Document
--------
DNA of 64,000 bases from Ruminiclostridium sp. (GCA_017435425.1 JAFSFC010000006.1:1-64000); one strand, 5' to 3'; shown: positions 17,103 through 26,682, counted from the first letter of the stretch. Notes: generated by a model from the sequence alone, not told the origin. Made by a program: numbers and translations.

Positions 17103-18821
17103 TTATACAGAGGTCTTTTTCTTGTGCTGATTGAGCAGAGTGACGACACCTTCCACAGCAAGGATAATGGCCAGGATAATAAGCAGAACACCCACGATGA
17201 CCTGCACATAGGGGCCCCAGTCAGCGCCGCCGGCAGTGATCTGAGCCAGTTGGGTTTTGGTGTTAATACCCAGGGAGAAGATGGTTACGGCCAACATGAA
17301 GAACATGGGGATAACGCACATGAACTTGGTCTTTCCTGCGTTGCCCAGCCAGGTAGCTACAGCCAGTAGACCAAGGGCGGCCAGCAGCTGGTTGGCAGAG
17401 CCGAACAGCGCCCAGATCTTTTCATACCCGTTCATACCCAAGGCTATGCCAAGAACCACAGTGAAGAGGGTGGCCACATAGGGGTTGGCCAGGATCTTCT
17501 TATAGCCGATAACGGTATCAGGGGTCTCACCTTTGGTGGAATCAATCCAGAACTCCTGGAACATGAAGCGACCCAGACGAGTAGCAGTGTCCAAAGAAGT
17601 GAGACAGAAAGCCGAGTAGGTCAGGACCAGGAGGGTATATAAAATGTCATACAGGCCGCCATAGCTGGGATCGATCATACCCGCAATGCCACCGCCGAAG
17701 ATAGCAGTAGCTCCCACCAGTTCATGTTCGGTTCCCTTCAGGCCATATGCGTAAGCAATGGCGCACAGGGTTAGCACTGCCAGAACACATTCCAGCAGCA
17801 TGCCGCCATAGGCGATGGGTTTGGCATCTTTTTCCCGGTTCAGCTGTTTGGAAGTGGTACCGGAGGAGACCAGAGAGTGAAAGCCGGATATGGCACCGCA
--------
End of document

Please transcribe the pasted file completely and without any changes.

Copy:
DNA of 64,000 bases from Ruminiclostridium sp. (GCA_017435425.1 JAFSFC010000006.1:1-64000); one strand, 5' to 3'; shown: positions 17,103 through 26,682, counted from the first letter of the stretch. Notes: generated by a model from the sequence alone, not told the origin. Made by a program: numbers and translations.

Positions 17103-18821
17103 TTATACAGAGGTCTTTTTCTTGTGCTGATTGAGCAGAGTGACGACACCTTCCACAGCAAGGATAATGGCCAGGATAATAAGCAGAACACCCACGATGA
17201 CCTGCACATAGGGGCCCCAGTCAGCGCCGCCGGCAGTGATCTGAGCCAGTTGGGTTTTGGTGTTAATACCCAGGGAGAAGATGGTTACGGCCAACATGAA
17301 GAACATGGGGATAACGCACATGAACTTGGTCTTTCCTGCGTTGCCCAGCCAGGTAGCTACAGCCAGTAGACCAAGGGCGGCCAGCAGCTGGTTGGCAGAG
17401 CCGAACAGCGCCCAGATCTTTTCATACCCGTTCATACCCAAGGCTATGCCAAGAACCACAGTGAAGAGGGTGGCCACATAGGGGTTGGCCAGGATCTTCT
17501 TATAGCCGATAACGGTATCAGGGGTCTCACCTTTGGTGGAATCAATCCAGAACTCCTGGAACATGAAGCGACCCAGACGAGTAGCAGTGTCCAAAGAAGT
17601 GAGACAGAAAGCCGAGTAGGTCAGGACCAGGAGGGTATATAAAATGTCATACAGGCCGCCATAGCTGGGATCGATCATACCCGCAATGCCACCGCCGAAG
17701 ATAGCAGTAGCTCCCACCAGTTCATGTTCGGTTCCCTTCAGGCCATATGCGTAAGCAATGGCGCACAGGGTTAGCACTGCCAGAACACATTCCAGCAGCA
17801 TGCCGCCATAGGCGATGGGTTTGGCATCTTTTTCCCGGTTCAGCTGTTTGGAAGTGGTACCGGAGGAGACCAGAGAGTGAAAGCCGGATATGGCACCGCA